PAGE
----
I tried to reason with him, which infuriated him more. He started yelling at me while his arms were wrapped around my body. I was flooded with emotions. Primarily I was feeling anger at being yelled at, and embarrassment; after all the school administrators were watching this unfold. I wanted to yell back at him. I wanted to pull away. Instead I took a deep breath and hugged him. He sobbed and yelled and hugged me back squeezing a bit too hard. I wanted to pull him off of me. I wanted to disappear. But I knew that wouldn’t actually help the situation, and honestly, I didn’t want the school staff to see me unhinged. So instead I took a deep breath and said, “I’m sorry. I know how much you were looking forward to this, and you must be so disappointed.” He continued yelling at me, “You did this! You ruin everything! You’re the worst mommy in the world!”
As we become angry, our brains release neurotransmitters which do a host of things including lock our attention on the thing which is a threat. We are ready to fight, potentially for a sustained period of time. In an adult, this is when (we hope) the prefrontal cortex (planning and judgement) comes online. But the prefrontal cortex doesn’t really fully develop until sometime in the early 20s. So in my 8 year old son we were contending with someone who had very big feelings and very limited coping skills. In this moment our best hope was that my prefrontal cortex was going to step it up.
I took another deep breath and said, “I’m sorry that this happened this way. I wish it was different. I understand you are angry at me. But you have a doctor’s appointment, so let’s see if we can make the best of this.” Now, although he was still yelling and crying, he followed me into the car. As we drove I kept my attention on taking deep breaths and attempted to met his anger with softness. Eventually the sobs were quieter. After a few minutes he said, through his tears, “I’m sorry that I’m yelling at you.” I took another deep breath, quelled my wish to lecture him, thought for a minute and said to him, “I don't like being yelled at, but I really do understand that you are super upset and I wish that this had happened differently. I know that you were really looking forward to extra recess.” His breath was coming in big hiccups now as he was calming down. After a few minutes longer he said, “Can we get ice cream afterwards?” I exhaled, felt my body relax a bit, and agreed that sounded like a good compromise.
In essence, managing your anger means learning ways to strengthen your prefrontal cortex so it can regulate how you react to the feeling generated by the amygdala. The most basic of ways is using relaxation techniques, such as taking mindful breaths; or using cognitive awareness, like my knowledge that things don’t go well if I react with anger, to bring judgement into play.
I am proud of my son, for being able to put words to his hugely intense emotions. That’s a big task for any of us human beings, and kids biology makes managing emotions even harder. And I’m proud of myself for taking those breaths so I could meet his anger with softness. Much of my pride comes from the knowledge that there have been loads of times I’ve met his anger with anger of my own. Without fail, that unravels into a bigger mess. I'm sure that I'll fail again. This time I managed to squeak out a win for us both. So I gave myself a mental high-five for a job well done.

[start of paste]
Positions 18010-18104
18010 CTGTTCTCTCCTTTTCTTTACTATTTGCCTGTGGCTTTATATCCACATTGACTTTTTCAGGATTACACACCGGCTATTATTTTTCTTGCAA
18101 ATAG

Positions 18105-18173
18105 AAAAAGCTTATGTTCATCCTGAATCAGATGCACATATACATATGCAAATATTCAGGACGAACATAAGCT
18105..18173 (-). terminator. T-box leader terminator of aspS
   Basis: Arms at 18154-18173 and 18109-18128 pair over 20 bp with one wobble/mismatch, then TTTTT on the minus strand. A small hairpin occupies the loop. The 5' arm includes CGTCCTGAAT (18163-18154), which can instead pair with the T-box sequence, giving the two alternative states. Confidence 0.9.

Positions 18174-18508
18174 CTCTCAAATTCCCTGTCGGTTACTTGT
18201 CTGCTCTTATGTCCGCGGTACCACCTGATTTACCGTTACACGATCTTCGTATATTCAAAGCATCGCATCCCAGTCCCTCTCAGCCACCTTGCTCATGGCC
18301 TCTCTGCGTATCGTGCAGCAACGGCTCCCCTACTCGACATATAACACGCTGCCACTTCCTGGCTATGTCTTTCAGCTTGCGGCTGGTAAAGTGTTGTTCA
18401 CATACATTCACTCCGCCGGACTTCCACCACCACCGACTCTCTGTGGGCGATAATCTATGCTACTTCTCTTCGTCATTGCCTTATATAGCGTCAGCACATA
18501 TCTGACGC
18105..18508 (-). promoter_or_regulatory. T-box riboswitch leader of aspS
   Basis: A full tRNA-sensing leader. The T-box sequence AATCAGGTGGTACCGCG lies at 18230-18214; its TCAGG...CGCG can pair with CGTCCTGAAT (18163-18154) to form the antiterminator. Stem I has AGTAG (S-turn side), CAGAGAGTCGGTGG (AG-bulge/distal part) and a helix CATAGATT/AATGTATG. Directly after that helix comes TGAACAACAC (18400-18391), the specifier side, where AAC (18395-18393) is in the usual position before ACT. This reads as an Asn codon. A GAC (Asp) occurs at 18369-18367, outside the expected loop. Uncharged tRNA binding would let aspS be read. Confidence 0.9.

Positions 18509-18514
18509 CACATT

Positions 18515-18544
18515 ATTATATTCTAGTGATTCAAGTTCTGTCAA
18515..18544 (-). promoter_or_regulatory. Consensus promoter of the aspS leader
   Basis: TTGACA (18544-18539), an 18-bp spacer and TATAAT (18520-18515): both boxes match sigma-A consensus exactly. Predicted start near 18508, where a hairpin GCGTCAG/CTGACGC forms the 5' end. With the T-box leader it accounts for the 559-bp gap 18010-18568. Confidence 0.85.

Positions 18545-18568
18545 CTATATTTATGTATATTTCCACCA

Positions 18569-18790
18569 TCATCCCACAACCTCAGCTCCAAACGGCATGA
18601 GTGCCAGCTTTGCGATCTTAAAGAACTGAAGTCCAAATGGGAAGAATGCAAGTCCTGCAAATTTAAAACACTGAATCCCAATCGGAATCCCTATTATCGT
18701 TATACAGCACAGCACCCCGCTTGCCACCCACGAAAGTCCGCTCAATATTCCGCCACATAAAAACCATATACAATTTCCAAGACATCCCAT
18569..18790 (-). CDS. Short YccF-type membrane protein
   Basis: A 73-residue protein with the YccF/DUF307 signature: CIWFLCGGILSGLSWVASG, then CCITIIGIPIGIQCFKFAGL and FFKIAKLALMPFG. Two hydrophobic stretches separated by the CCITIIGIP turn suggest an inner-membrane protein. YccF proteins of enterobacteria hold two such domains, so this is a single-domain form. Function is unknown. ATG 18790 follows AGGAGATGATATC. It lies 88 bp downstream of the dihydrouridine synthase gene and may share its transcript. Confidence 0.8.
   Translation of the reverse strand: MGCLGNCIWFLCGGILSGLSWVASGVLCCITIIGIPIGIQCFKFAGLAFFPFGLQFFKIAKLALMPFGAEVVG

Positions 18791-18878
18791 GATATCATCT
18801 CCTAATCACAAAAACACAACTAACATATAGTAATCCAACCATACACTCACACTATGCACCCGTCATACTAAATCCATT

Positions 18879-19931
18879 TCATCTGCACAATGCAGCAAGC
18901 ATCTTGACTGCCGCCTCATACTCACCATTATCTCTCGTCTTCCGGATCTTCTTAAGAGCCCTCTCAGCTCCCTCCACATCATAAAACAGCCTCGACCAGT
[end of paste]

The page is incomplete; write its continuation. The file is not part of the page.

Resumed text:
As a couple's therapist I get questions often about "what should we *do*?" This article from the New York Times gives some great ideas. For some reason I can't quite embed the link properly, so until I figure that out please just copy and paste to get to the original article.
This is the fourth in a series of posts about Attachment and Parenting
Discipline is an action that requires us to be involved in an on-going way. Contrary to how we behave ourselves, discipline isn’t one and done. This means if you don’t like the way something went down, you can always address it later.
There are many, many moments when I have all sorts of feeling that I am not proud of or don’t like. There are many times that I respond my kids and I wish that I had a do-over. For example, recently, after asking the kids for the bazillionth time to get ready for bed I realized that I was using a tone that I didn’t like. I wouldn’t like being spoken to that way, and I know that they don’t respond well to that tone. So I stopped and took a breath and said, Hey, ya know I’m sorry I’m speaking to you so sternly. I don’t know why I spoke to you that way just now. I shouldn’t have. My son said, “Its okay. You usually talk to us like that when you are tired and just want us to go to bed.”
Wow. He got it. He understood what I’ve been trying to show him. He was climbing the scaffold that I've been building. He got that feelings are complicated. He got that love and frustration and closeness and exhaustion and amusement and boredom can all exist together in one person in one minute. He got that it’s okay for me to make a mistake and it’s important to take responsibility for your actions.
As an aside , don't mistake that interaction to mean that the kids magically became better behaved and started listening to me. Nope we still struggled that night but it somehow felt different.
This parenting thing is not easy, and I don’t claim to have all the answers. I’m constantly shifting and learning and trying to keep up with the changes. But those moments keep me engaged, the ones that sneak up and show me that my kids are becoming their own people right before my eyes and they are helping me grow up too.
This is the third post in a series about Attachment and Parenting.
My fastidious and strict German grandmother used to say: a child needs to eat a certain amount of dirt to grow up right. I always loved this. As a child it allowed me to get messy and have an excuse. As a mother, it helps me to know that a child does not need a perfect parent. A child needs a parent who is present and available.